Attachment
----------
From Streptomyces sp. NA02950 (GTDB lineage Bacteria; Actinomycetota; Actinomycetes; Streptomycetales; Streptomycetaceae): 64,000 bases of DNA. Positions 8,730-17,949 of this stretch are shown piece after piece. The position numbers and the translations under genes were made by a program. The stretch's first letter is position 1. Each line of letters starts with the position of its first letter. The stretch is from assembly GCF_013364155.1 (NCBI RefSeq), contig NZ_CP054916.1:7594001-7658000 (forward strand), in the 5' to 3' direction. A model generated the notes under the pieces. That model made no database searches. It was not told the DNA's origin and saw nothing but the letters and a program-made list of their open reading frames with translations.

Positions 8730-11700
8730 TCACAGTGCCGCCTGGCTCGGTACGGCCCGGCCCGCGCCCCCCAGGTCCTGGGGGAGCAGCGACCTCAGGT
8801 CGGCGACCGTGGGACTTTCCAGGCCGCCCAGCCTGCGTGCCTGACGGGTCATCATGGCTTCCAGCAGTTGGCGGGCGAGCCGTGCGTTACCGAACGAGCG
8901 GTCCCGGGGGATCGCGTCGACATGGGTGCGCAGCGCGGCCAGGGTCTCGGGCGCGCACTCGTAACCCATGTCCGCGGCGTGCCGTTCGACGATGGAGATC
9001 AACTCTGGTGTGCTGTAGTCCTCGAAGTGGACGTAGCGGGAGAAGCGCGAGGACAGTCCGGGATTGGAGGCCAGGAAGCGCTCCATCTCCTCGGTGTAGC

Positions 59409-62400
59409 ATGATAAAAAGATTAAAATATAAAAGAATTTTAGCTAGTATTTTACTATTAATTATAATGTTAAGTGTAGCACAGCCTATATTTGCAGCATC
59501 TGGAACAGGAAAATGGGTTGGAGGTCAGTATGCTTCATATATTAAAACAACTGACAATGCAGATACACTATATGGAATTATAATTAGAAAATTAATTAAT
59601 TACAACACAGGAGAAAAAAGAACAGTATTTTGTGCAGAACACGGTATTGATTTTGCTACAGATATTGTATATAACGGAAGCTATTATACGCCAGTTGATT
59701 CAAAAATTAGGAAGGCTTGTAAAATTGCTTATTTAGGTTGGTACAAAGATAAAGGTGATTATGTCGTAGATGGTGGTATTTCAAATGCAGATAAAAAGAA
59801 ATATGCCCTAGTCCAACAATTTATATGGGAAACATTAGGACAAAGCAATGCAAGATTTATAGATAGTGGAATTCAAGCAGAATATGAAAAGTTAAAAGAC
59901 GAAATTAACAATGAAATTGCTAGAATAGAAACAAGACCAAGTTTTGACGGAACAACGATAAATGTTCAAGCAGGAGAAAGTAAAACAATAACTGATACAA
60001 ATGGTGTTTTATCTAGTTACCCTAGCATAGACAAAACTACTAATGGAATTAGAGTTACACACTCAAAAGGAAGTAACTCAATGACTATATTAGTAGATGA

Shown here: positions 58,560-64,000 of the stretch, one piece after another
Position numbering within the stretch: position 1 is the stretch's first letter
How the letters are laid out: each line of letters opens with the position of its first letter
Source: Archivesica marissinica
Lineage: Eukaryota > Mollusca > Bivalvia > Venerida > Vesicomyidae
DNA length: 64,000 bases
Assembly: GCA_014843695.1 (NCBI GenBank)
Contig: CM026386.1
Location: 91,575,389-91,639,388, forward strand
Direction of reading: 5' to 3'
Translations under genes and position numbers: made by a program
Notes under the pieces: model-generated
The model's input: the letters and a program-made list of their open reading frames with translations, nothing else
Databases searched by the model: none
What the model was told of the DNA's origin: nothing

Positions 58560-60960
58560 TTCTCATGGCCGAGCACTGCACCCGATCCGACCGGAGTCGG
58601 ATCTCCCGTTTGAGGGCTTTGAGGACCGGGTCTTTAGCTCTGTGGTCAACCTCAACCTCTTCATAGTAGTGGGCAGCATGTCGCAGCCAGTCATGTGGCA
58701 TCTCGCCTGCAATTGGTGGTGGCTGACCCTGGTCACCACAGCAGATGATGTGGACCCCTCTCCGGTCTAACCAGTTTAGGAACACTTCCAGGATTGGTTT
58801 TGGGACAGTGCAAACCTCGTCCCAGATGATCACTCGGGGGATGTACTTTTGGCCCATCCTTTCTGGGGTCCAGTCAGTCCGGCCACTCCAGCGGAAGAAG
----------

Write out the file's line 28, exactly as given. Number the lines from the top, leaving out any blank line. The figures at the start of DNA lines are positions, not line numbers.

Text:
Databases searched by the model: none